Want to escape the tourist bustle of Patong? Phuket Town is the place where locals eat, work, play, and enjoy each other’s company. The conviviality of the Thai people is worth sharing, and here’s where you’ll be welcomed.
EAT & DRINK
- Raya Restaurant
It’s the time-honoured adage: Go where the locals go. If the always-busy Raya is anything to go by, the locals love an open-plan, long-table affair with spicy curries and lively chatter. This is a place for slow lunches. Take your time, pass bowls around, sample everything, absorb the convivial energy. Like the rest of the Phuket Town old quarter, lovable imperfections cover Raya’s aged Sino-Portuguese interiors. It’s living history; authentic, flavoursome and fulfilling, like the chef’s special green curry.
- The Brasserie
The Brasserie’s rave reviews all centre around the friendliness of the staff, and believe us when we say the hospitality at this western-style grill is exemplary. Start with the Scampi el Diablo, fresh shrimps in a white wine reduction with fresh chilli, or the tuna carpaccio with basil and olive oil. Time-honoured mains abound, like the grilled salmon steak fresh from the Andaman, but this is your chance to sample unique Southeast Asian delights, like stingray wings in black butter. The steaks are hearty and served with imaginative sauces. When you’re done eating, adjourn to the wine and oyster bar for a glass of refreshing white. The environment is modern, dusky, and lit by stylish blue lamps.
- Prohibition Bar
Carrying the spirit of a 1920s speakeasy, this US-style bar is accessed by a secret swinging bookshelf door. The novelty is endearing, and by no means kitschy, and the decor is complemented by the fantastic selection of era-appropriate western music. Here you can eat traditional Thai food and make your way through an impressive cocktail list produced by a team of wide-smiling mixologists. Start or end a night in Phuket Town at Prohibition.
- Ka Jok See
This restaurant is pure fun. Located on the corner of an otherwise quiet and unassuming street, Ka Jok See offers guests close-quarters fine dining with an incredibly warm atmosphere. Maybe that’s why it’s a favourite of visiting celebrities; or maybe it’s the unusual menu designed for sharing among big tables. Dine before 9pm; dance after 9pm, when the restaurant becomes a shoulder-to-shoulder dance hall. You may see guests dancing on the tables – fine, because they’re laid with newspaper – and it’s not uncommon for conga lines and limbo competitions to form. Strangers become friends at this Phuket Town icon.
- Baan Rim Pa
Royal Thai cuisine is the specialty here, and that means shellfish-based variations on classic dishes. So it’s lobster green curry instead of chicken, and fried soft-shell crab without its customary bed of jasmine rice. If you’re a traditionalist, don’t worry, because all the familiar spices and flavour combinations are there (think coconut, ginger, kaffir lime, and sweet basil). The ocean view is as beautiful as you can imagine, and the resident pianist knows the kind of twinkling jazz refined diners like.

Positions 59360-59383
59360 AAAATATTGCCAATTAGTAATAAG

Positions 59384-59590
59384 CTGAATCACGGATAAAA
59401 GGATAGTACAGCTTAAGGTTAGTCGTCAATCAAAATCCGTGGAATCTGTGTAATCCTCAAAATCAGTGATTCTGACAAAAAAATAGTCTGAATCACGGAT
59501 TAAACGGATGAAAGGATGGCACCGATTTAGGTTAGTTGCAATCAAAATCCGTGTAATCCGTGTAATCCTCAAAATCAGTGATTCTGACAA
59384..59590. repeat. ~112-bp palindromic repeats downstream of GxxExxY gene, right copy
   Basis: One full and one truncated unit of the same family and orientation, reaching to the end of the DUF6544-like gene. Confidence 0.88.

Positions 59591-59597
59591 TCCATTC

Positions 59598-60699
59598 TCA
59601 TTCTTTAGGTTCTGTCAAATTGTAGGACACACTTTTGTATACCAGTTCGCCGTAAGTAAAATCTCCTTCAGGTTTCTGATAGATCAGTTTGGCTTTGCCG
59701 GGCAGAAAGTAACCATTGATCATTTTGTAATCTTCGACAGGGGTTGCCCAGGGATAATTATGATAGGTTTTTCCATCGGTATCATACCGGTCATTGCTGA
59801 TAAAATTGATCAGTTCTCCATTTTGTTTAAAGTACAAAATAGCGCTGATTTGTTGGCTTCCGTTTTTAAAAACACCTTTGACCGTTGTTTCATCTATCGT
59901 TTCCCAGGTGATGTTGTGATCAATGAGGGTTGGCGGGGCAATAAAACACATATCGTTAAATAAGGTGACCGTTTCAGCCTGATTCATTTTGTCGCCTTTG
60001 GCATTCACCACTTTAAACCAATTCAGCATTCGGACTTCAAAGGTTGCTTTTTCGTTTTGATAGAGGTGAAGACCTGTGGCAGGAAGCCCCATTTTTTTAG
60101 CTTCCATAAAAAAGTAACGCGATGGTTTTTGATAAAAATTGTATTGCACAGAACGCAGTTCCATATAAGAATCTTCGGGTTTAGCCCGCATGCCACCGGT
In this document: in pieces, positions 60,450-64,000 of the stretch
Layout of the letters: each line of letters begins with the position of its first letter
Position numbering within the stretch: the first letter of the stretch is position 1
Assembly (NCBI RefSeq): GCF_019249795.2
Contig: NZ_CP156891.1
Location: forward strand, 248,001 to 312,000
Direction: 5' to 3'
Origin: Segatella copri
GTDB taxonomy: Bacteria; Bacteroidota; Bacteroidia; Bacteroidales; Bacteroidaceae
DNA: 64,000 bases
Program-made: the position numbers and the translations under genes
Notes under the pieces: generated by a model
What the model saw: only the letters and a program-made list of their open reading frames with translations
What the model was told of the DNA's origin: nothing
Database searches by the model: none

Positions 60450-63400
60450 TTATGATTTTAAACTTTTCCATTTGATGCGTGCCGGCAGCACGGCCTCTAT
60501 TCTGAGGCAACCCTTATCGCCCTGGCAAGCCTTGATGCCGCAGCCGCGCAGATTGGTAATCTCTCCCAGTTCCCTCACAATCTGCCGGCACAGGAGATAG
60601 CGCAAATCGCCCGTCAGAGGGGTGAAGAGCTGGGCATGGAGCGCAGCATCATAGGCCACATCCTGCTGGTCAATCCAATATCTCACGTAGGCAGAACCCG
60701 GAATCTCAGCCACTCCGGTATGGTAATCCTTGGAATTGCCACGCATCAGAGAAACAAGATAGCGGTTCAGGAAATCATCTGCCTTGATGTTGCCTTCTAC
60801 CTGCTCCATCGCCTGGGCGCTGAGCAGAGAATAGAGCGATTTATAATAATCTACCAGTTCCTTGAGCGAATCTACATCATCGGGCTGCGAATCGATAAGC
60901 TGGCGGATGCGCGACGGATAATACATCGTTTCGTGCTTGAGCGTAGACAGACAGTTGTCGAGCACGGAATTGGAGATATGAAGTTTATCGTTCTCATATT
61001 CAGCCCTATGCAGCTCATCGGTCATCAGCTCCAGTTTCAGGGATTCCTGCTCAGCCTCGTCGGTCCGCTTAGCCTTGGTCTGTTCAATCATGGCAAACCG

SEE & DO
- Naka Night Market
This weekend market happens along Chao Fa West Road and is a fantastical display of secondhand treasures, oddities, animals, and delectable street food. Even if you don’t buy anything, or don’t plan to, a walk among the stalls amounts to a heady dose of local Thai culture. The atmosphere is entrancing: eclectic lighting, rich-smelling smoke rising from grills, the omniscient rumble of chatter. Want to buy souvenirs, or super-cheap clothing, or toys? How about a hand-held feast of spicy sausages and fish cakes? Wander Naka Night Market and a spirit of discovery guide you.
- Wat Chalong buddhist temple
Phuket has 29 buddhist temples, and Wat Chalong is its most important. It used to be called Wat Chaiyathararam and is located in Chalong, near Phuket Town. Here, locals come daily to pray and tourists come to wander and learn more about the ways of Thai buddhists. As long as you’re softly spoken and respectful, you’ll be welcomed with smiles and regaled with stories and wisdoms. Wat Chalong emanates a distinct sense of history and spirituality you’ll feel the moment you arrive.
- Phuket Walking Street Market
This 350-metre-long single street market happens only on Sundays. It’s a photographers dream: picture colourful market stalls, neon signs, paper lanterns, and enthusiastic spruikers competing for the attention of locals and tourists alike. Spend hours perusing the stalls for exotic souvenirs and memorable trinkets for friends and family. And, of course, eat as many different foods as you can source. Everything is cheap and delicious.
- Promthep Cape
Perhaps Phuket’s best-known spot for sightseeing and photography, the majestic Promthep Cape installation is the place to watch a Thai sun be eclipsed by the shimmering Andaman. See the nightly display atop a lofty perch overlooking Nai Harn beach. It’s best shared in the arms of your special someone. It’s free, happens every day, and is easily reachable by car, tuk tuk, or bike.
- Baan Chinpracha
Part sino-colonial mansion, part museum, Baan Chinpracha is a stunning historic installation open for exploration. Go there and you’ll learn how an affluent Thai family in Phuket used to live in the early 1900s – and you’ll learn it from the owner herself, Jaroonrat ‘Daeng’ Tandavanitj, who is an in-law descendant of the mansion’s original builder and owner, Phra Pitak Chinpracha. Tour the house and its inner courtyard, noting its exceptional condition and dazzling design. Once you’re done, head down the street a few doors to the Blue Elephant Restaurant, another Phuket institution, for lunch.